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Most studies on the death penalty have focused on societal concerns—cost effectiveness and mistakes in death penalty cases; this study is the first to look at what the death penalty does for the murder victims’ families.

The Death of the Death Penalty?

New research suggests that a key reason people say they support the death penalty is based on a flawed assumption.

January 23, 2014

Texas leads the nation in executions. Minnesota has no death penalty. So two researchers—one from the University of Minnesota and one from the University of Texas at Austin (UT Austin)—teamed up to find out something no one had ever looked at before: what the death penalty does for the murder victims’ families. They compared family survivors’ experiences in Texas with Minnesota, the latter one of 18 states with life without the possibility of parole (LWOP) as its “Ultimate Penal Sanction.”

The study used in-person interviews with victims’ families to examine the death penalty process and its long-term impact on the families.

The study itself does not advocate for the death penalty or for LWOP, but it does reference a key reason often given in support of the death penalty by Americans—that, as a form of retribution, it succeeds in bringing satisfaction and closure to murder victims’ families. In other words, it helps them heal.

The study was led by University of Minnesota alum and former adjunct professor Marilyn Peterson Armour (now with UT Austin, where the research recently won UT’s most prestigious research award) and Mark Umbreit, professor and director of the Center for Restorative Justice and Peacemaking in the School of Social Work at the University of Minnesota. It is the first systematic inquiry dealing directly with whether capital punishment affects the healing of homicide survivors.

Upending expectations
Most studies, says Umbreit, have focused on societal concerns regarding the death penalty—including cost effectiveness and mistakes in death penalty cases.

“We’re still kind of teasing out all the implications of this study, but it certainly raises significant policy issues," says Umbreit. “It challenges this notion, this assumption that, ‘well, at least the death penalty really brings closure to survivors.’”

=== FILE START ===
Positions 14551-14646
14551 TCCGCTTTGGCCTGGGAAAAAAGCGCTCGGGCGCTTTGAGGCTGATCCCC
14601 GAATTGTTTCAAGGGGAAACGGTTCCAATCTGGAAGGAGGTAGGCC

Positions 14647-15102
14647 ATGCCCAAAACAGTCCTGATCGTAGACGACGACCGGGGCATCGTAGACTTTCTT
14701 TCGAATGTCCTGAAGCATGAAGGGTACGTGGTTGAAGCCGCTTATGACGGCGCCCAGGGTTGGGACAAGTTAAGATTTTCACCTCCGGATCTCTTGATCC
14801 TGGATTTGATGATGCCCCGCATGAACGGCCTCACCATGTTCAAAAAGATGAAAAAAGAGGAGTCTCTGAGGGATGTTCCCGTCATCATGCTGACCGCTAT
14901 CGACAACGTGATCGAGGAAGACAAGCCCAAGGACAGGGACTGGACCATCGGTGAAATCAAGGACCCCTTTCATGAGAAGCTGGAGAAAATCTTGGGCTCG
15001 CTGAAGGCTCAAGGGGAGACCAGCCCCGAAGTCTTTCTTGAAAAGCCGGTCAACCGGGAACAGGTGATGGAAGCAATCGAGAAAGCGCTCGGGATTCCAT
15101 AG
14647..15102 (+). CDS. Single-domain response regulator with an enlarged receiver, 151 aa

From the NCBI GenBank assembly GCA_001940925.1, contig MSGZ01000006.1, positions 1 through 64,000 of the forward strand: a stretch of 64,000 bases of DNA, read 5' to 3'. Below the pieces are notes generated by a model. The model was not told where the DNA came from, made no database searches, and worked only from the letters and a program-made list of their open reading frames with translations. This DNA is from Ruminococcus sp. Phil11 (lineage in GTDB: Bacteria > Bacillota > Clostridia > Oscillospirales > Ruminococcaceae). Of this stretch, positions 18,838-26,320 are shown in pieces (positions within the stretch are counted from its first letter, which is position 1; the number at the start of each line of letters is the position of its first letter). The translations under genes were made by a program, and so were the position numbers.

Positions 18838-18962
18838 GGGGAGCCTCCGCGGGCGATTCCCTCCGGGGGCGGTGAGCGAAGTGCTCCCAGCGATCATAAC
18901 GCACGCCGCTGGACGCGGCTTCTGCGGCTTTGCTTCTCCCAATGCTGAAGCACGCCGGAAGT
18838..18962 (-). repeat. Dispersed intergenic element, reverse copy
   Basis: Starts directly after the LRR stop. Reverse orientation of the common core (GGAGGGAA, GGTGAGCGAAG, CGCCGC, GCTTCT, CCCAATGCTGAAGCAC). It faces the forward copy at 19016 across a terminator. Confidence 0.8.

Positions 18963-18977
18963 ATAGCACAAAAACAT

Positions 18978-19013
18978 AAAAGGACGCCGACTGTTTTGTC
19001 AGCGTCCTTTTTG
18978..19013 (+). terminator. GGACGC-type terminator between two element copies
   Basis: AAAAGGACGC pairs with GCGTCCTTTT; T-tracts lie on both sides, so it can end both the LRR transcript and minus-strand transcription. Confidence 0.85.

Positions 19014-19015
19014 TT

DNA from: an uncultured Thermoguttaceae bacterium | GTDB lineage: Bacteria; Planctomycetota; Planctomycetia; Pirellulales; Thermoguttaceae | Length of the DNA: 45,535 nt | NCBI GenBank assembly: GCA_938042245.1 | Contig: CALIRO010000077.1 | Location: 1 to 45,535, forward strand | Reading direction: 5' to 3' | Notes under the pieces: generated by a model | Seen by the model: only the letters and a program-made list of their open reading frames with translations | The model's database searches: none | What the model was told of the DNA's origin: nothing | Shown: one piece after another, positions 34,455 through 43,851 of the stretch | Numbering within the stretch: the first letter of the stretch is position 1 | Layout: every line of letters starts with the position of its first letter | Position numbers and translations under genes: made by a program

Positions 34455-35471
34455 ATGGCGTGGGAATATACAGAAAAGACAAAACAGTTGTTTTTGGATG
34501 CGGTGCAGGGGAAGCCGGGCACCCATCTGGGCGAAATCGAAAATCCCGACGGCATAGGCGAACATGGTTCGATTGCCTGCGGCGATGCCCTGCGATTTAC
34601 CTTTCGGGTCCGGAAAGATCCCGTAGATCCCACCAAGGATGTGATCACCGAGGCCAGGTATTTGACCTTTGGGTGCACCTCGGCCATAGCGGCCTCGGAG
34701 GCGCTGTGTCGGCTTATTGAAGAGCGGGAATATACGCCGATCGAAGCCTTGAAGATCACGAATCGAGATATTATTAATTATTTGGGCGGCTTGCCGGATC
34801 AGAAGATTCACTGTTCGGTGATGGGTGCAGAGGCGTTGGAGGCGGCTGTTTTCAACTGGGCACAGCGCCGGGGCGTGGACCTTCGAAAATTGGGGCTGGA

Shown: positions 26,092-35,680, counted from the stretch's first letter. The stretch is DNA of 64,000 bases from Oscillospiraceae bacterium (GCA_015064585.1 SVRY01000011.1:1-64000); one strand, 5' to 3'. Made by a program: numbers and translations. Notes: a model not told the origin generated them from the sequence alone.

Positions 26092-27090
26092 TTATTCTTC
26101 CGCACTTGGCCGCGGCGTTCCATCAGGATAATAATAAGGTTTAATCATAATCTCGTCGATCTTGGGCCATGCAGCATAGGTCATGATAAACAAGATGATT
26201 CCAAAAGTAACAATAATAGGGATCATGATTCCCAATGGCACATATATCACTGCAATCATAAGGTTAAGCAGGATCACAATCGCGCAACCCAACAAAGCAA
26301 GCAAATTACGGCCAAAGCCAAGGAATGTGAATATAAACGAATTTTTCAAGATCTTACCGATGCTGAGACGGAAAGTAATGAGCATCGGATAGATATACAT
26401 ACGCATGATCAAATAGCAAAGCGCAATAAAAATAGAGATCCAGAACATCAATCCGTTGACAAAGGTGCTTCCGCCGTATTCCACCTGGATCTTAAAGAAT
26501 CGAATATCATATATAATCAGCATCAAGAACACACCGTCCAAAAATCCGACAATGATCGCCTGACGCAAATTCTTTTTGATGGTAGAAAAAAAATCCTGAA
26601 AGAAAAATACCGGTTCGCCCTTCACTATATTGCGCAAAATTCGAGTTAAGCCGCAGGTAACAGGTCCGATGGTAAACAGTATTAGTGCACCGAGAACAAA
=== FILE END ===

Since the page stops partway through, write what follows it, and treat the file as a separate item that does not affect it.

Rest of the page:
Among the findings: In Minnesota, victims’ family members show higher levels of physical, psychological, and behavioral health, as well as more satisfaction with the criminal justice system. The findings, says Umbreit, have implications for trial strategy and policy development.

“If a growing [number] of people—and this is clear through surveys in this country—are really questioning the death penalty, realizing that it’s more costly than life without parole (it is), or that there have been people on death row who have been innocent (there have) and the one real pillar is that at least it brings closure to victims … If that’s being challenged, then at a public policy level it really brings up the question, ‘Should we still be doing this?’” says Umbreit.

Interestingly, the study found that the expectation that closure will occur with the death of the murderer is so ingrained in society that, even in Minnesota, survivors wished for the death penalty, believing, incorrectly, that the murderer’s death would be more satisfying than LWOP.

For Umbreit, one of the lessons here is that, at least through the law, closure can never occur.

Justice for all
Through the lens of his research, Umbreit believes that central to criminal justice should be an acknowledgment of what constitutes a healing path for survivors where offenders received the ultimate penal sanction, and whether those elements foster or hinder the healing process.

Indeed, Umbreit has pioneered an end to conflict, healing, and a sense of closure, using nothing more novel or more powerful than conversations—which may seem incomprehensible to many of us—between murderers and victims’ families and loved ones. It’s a concept called “restorative justice.”

“Restorative justice doesn’t view crime as just a violation of law. Yes, it is, but it’s fundamentally a traumatic act; a violation of people—of families and individuals,” Umbreit says. “The human impact is extremely important.” Because of that, he says, the research holds another important lesson:

“It’s the extreme importance of listening to victims. In this case, to family surviving victims of homicides. To listen to their concerns and perceptions—for us, as professionals, not to make assumptions about what they need. To anchor public policy as much as possible in the people most affected by it.”

Still, he cautions, the study needs to be done on a national scale. “This is still what I’d consider an exploratory study—it’s a small sample. But it provides a very rigorous methodology—incredibly deep interviews with these people, where they share their life stories, their narratives. And that qualitative data matched with the quantitative data,” says Umbreit.

So for now, at least in Minnesota, with the experience of LWOP, says Umbreit, “you could say that, if you really are concerned about the healing impact of the ultimate penal sanction on family survivors, there’s a clear indication that the death penalty doesn’t foster that in the long term.”

The full study is available online.


Learn more about Mark Umbreit’s work at the Center for Restorative Justice and Peacemaking, including a film about forgiveness that has appeared on PBS, his new book subtitled Letting Go, Finding Peace in Families, Communities & Nations, and through a previous story about restorative justice.

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